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Former South London Press photographer scoops top award for Portrait of the Year – South London News

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BY TOBY PORTER
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A former South London Press photographer’s pictures of soldiers on a flight between camps has scooped one of the top awards in his field.

Peter Jordan, from East Dulwich, won the British Press Photographers Association’s Portrait Photographer of the Year Award.

His other claim to fame is two Newsweek covers – one of the badly beaten body of Steve Biko which helped trigger an international outcry over apartheid.

Peter took the winning pictures as members of 2nd Battalion Para-shoot Regiment flew from Cyprus to Jordan in a Hercules troop carrier.

Peter, 75, booted out of Rhodesia in 1975 for a single historic shot which made the front of Newsweek, said: “I’m very proud to win the award – it’s nice to have your pictures recognised among all the greats of Fleet Street.

“I was commissioned to photograph a military training exercise of the 16th Air Support Brigade alongside Jordanian special forces.

I joined the Second Battalion Parashoot Regiment which flew from Cyprus to Jordan over the Mediterranean Sea.

Peter Jordan with his Portrait of the Year award

“The pictures almost look like they were shot in a studio – but the reality was far from that.

“I was the last on board and had to climb over the top of people’s heads to get into position. It was very hectic. I was lucky that there was some fantastic Mediterranean light coming in through two windows, which really helped create these pictures.

“I sent them to the paras afterwards and they loved them, one of them said he’d had his picture printed out onto canvas.”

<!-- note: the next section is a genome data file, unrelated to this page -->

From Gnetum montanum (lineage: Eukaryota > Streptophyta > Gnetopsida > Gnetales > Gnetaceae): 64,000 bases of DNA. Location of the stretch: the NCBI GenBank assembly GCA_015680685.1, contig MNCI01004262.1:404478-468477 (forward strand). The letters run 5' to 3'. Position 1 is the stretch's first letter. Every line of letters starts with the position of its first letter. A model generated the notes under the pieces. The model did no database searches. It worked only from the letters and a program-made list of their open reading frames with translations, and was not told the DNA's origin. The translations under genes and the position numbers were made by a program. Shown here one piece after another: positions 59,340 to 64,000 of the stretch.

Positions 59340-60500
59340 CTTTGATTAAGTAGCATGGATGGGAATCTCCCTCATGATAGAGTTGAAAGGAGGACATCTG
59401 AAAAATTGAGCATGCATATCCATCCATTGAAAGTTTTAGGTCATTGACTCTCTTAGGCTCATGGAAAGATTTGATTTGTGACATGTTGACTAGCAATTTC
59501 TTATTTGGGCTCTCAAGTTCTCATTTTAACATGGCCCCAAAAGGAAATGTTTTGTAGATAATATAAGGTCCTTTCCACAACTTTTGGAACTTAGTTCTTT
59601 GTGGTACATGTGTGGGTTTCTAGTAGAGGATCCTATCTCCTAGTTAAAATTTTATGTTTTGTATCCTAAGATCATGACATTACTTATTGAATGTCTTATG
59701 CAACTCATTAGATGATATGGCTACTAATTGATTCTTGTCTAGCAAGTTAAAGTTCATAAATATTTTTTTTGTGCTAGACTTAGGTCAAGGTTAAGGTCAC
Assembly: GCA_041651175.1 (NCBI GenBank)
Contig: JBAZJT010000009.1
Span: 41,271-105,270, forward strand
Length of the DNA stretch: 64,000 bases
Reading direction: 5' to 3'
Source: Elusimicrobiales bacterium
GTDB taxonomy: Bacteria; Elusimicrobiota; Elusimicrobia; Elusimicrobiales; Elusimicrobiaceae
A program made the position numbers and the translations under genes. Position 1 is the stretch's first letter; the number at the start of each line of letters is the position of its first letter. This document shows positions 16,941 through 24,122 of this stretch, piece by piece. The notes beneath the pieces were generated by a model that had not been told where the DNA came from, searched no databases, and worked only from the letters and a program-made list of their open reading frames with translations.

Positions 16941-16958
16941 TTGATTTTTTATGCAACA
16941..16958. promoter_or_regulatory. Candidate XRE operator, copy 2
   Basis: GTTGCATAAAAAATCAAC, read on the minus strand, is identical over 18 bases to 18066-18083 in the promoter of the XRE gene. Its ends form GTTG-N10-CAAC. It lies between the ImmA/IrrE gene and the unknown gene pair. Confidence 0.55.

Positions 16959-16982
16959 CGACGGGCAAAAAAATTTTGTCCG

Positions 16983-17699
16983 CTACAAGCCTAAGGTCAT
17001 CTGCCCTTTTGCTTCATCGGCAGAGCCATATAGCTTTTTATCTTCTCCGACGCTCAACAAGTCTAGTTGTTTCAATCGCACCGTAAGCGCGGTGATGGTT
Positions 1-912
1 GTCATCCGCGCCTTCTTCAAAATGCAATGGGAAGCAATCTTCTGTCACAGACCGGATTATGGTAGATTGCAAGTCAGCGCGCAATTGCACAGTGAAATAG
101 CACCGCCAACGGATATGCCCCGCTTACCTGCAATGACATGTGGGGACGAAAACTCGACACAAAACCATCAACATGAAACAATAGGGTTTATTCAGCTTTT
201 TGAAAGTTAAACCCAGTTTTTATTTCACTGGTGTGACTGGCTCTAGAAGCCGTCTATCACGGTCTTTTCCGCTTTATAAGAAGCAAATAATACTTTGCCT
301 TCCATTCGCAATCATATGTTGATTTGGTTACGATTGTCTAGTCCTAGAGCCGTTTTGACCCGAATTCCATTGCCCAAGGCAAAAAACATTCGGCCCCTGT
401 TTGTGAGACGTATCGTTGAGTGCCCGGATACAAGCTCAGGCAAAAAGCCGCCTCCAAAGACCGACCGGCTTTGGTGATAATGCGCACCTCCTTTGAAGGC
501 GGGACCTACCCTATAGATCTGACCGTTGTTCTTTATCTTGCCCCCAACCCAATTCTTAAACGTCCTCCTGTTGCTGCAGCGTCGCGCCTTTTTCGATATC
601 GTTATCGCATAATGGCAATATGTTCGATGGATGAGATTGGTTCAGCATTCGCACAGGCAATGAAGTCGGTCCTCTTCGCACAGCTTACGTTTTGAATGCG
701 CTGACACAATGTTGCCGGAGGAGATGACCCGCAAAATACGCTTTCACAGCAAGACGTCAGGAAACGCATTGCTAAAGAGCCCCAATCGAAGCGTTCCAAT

Peter, who worked for the South London Press from 1992-96, was in the army from 1978 to 1982 before becoming a news photographer.

Born in 1946, Peter had sold his first photograph at the age of 15 in 1961 to The Western Morning News.

It was called Icicles on Jacob’s Ladder for the 21st century equivalent of about £14.

By the age of 25, he had travelled South-east Asia and Australia.

He worked for The Rhodesian Herald, then moved to the Johannesburg Star which sent him on assignment to cover the bloody Angolan war in May 1975.

The following year, he freelanced for Photographers International in Rhodesia, then under the leadership of Ian Smith and embroiled in a racial civil war.

Peter took a picture of an armed black Rhodesian soldier advancing in front of his white fellow-soldiers – a portent of the country’s future.

In June 1976, Newsweek used the picture as their cover – Peter’s first. It also earned him deportation by Smith’s regime.

He arrived back in South Africa the same day the Soweto riots broke out, and was asked to do assignments for AP, Newsweek and European publications.

Main Picture and above: Two of Peter Jordan’s winning pictures for the Portrait of the Year award for 2021. They are soldiers of the 2nd Battalion The Parachute Regiment during their flight to Cyprus for a dawn parachute jump into Jordan on an exercise with the Jordanian Special Forces in June 2021

In 1977, his pictures of the badly beaten body of Steve Biko in his coffin at the family home got him another Newsweek cover.

It was considered by many to have marked the beginning of the end of apartheid.

He later worked for TIME, the world’s largest news magazine, for more than 13 years and moved back to London.

During the Iran/Iraq war, in 1982, he had an exclusive photo session with Saddam Hussein and had a world exclusive on the frontline with the Iraqi army.

He was later among the first on the scene after the horrific bombing of the US Marine base in Beirut on October 23, picking up awards from Overseas Press Club of America and the New York Guild of Journalists.

His photograph of Margaret Thatcher in the Chieftain tank, headscarf on and goggles down is still regularly used today.

He won another award from World Press Photo in Amsterdam for his coverage of Central American conflict in 1987.

In 1989, he won a Gold Medal at The International Photo Expo in Budapest.

 

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